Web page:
Ear plugs for ear problems

"Our 13 month old daughter just had tubes put into her eardrums and we were instructed to place form-fitting plugs in her ears to keep water out whenever she took a bath or got into a water splashing situation. Our problem is that she refuses to let us do this, and/or if we succeed in getting them in, she won't stop trying to get them out. Any ideas on how to keep these in her ears?"

"Fortunately we haven't had to go to tubes. My suggestions would be as few shampoo's as possible with maybe another person helping control head turning and sponge baths out of a sink to bathe her."

"She probably hates not being able to hear - maybe it scares her to suddenly see lips move but no sounds from you. How about explaining to her that part of bath play time is putting ear plugs in the ears - and then put some in your ears while she has her's in?"

"There is no peaceful way I can think of to keep plugs in her ears at that age - my daughter certainly wouldn't tolerate it either! So my solution would be to get into the bath with her and keep the water level low to minimize any splashing. Or it may be necessary to revert to sponge baths until the tubes fall out. It sounds like your doctor hasn't had any recent day-to-day experience with a 13 month old! But perhaps another doctor in the group, or a staff nurse could advise you of alternatives that will work in the real world for children this young. We used cotton balls for our 4 year old's ears and they worked fine for that age, but a 13 month old may prefer to eat them!"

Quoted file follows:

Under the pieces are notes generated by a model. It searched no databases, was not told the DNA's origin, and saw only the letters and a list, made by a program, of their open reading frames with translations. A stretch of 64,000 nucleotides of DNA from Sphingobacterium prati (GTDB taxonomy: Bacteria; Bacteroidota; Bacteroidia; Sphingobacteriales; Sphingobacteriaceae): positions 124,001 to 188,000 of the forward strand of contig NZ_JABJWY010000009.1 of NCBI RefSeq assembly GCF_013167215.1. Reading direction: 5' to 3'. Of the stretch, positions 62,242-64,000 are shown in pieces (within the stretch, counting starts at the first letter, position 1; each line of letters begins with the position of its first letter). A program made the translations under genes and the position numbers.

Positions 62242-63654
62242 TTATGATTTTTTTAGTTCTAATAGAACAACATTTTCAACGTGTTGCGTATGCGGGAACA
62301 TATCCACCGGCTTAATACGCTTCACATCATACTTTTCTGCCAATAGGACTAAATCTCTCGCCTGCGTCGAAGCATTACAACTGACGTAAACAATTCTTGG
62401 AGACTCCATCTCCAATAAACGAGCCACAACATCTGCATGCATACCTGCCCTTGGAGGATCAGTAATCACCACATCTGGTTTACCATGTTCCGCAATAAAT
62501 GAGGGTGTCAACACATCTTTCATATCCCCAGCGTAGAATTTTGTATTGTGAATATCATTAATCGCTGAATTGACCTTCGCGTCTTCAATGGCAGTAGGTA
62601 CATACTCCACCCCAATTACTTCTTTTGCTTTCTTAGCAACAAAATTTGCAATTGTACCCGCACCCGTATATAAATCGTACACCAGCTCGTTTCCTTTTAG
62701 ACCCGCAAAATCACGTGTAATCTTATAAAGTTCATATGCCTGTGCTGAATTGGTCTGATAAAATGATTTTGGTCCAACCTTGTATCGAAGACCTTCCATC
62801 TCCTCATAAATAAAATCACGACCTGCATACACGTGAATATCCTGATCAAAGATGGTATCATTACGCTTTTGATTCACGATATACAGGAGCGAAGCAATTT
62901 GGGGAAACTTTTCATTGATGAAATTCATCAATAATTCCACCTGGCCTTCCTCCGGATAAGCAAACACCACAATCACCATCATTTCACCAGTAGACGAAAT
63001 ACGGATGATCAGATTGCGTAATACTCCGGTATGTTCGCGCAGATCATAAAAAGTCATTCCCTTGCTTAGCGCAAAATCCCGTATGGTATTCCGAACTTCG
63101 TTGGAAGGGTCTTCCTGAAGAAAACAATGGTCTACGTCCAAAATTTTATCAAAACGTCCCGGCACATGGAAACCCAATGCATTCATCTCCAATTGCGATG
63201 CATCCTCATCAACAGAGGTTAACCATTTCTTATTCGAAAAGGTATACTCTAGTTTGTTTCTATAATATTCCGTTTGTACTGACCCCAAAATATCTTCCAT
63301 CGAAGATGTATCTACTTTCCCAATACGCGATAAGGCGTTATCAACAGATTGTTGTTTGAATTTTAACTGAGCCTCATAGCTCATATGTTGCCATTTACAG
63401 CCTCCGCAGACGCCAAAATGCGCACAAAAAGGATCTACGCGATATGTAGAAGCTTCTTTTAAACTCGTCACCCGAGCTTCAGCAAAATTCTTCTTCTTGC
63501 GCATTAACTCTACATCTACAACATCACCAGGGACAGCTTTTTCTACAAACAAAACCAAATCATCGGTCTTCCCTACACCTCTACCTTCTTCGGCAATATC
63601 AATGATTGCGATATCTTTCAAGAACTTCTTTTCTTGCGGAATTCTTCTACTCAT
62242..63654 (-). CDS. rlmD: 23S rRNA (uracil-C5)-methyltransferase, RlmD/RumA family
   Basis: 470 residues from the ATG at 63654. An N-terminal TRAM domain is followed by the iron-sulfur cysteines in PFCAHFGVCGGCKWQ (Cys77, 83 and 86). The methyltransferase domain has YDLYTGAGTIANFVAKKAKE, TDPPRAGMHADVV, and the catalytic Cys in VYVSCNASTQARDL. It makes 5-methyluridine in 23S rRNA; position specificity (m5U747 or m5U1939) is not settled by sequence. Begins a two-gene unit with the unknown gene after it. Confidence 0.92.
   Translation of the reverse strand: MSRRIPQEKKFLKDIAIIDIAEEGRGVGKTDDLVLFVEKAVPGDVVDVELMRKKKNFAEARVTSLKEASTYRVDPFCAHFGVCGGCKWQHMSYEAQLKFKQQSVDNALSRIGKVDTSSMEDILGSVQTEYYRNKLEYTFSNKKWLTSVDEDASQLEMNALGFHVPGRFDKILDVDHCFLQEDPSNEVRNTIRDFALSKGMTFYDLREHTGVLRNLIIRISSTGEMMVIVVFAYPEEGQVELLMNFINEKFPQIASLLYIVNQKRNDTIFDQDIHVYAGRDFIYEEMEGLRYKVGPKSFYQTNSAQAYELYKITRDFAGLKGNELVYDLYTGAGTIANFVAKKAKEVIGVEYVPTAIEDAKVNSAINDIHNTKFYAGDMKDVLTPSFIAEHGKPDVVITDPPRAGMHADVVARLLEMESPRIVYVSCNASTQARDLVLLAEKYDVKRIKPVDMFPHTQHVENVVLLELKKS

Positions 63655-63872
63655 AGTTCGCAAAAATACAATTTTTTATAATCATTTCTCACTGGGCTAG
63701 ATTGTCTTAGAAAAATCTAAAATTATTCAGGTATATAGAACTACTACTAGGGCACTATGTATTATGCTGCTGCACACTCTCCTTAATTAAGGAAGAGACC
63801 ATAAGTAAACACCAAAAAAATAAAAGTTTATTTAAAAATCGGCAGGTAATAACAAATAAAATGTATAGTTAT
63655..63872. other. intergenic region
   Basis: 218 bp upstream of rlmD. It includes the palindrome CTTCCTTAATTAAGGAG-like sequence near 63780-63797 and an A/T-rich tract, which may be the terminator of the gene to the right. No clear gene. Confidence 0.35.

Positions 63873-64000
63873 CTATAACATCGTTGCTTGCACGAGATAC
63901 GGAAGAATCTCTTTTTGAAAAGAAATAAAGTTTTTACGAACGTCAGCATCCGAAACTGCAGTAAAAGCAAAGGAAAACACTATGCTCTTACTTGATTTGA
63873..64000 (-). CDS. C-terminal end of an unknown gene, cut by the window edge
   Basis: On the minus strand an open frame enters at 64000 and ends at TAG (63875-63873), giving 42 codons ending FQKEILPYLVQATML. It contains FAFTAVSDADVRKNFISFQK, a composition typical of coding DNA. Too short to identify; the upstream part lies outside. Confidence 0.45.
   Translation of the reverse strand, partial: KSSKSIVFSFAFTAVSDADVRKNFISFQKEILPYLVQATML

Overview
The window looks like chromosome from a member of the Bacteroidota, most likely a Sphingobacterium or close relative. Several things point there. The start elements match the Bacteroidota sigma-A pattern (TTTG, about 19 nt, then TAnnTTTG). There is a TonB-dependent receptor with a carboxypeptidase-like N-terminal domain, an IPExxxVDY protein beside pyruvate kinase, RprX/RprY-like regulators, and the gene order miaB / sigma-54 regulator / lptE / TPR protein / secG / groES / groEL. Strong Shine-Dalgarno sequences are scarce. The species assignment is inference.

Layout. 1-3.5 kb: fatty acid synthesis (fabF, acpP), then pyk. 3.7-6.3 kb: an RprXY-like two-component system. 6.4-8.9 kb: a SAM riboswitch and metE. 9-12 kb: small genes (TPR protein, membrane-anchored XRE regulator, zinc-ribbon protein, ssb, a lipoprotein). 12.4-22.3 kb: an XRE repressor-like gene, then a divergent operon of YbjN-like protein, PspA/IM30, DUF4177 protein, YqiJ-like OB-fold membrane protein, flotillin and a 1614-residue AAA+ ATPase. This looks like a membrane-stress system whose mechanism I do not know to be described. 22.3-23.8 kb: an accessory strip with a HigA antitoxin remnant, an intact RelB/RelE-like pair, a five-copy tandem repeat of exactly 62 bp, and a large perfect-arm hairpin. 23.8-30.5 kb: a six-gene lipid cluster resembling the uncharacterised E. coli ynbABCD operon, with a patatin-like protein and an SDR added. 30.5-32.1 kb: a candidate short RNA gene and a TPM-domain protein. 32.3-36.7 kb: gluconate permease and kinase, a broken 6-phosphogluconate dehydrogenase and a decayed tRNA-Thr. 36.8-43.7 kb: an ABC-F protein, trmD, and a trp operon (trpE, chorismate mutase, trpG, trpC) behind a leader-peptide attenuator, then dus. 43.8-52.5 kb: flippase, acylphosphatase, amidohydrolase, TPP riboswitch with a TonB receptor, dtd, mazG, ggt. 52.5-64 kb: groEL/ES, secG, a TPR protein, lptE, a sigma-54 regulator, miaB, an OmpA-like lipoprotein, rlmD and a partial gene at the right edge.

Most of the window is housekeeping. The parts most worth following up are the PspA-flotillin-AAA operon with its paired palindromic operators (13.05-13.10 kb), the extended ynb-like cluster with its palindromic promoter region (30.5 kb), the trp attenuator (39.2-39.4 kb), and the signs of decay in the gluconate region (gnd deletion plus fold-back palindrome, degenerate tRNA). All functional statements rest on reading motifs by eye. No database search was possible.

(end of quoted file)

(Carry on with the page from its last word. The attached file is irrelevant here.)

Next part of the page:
"How about cotton balls or a bathing cap? Maybe an alternative to the plugs. They may be uncomfortable to her."

"Our son had the same problem until we let him be in charge of the plugs. He took them out and put them away himself. We would put plugs in his ears and he put plugs in our ears and as long as they were in place, bath time continued. If he took out the plugs, bath time was over. We never punished him for taking a short bath, but made bath time a play time with various special things to do - shaving cream, popsicles or other messy food, special measuring containers for water, etc. Now the plugs are just a prelude to a fun bath time for him and us."

"We have a 4 1/2 year old and a 21 month old that both have tubes in their ears. We have learned that the plugs are uncomfortable. Our physician suggested using cotton balls and vaseline. This stops the water but is a softer material for little ones. We suggest you check with your physician regarding this alternative."

"Try letting her put them in herself. Explain to her why they will help her feel better. Try letting her watch you put them in your own ears. Let her put some in your ears or a doll's ears."

"Try to acknowledge her feelings of discomfort by saying things like `These feel funny in your ears', or `It's probably hard to hear', or `You wish you didn't have to wear these in the water'. Secondly, give her some control over the situation. Although she must wear them in `splashing situations', she could choose to have a sponge bath from the sink instead or have a shower with a watering can instead of running through the sprinkler. Help her play out her feelings with a doll that must wear the plugs before it goes into the tub. Since she is so young, all these things would have to be on a small scale with a lot of verbalizing by the adult. Good luck!"

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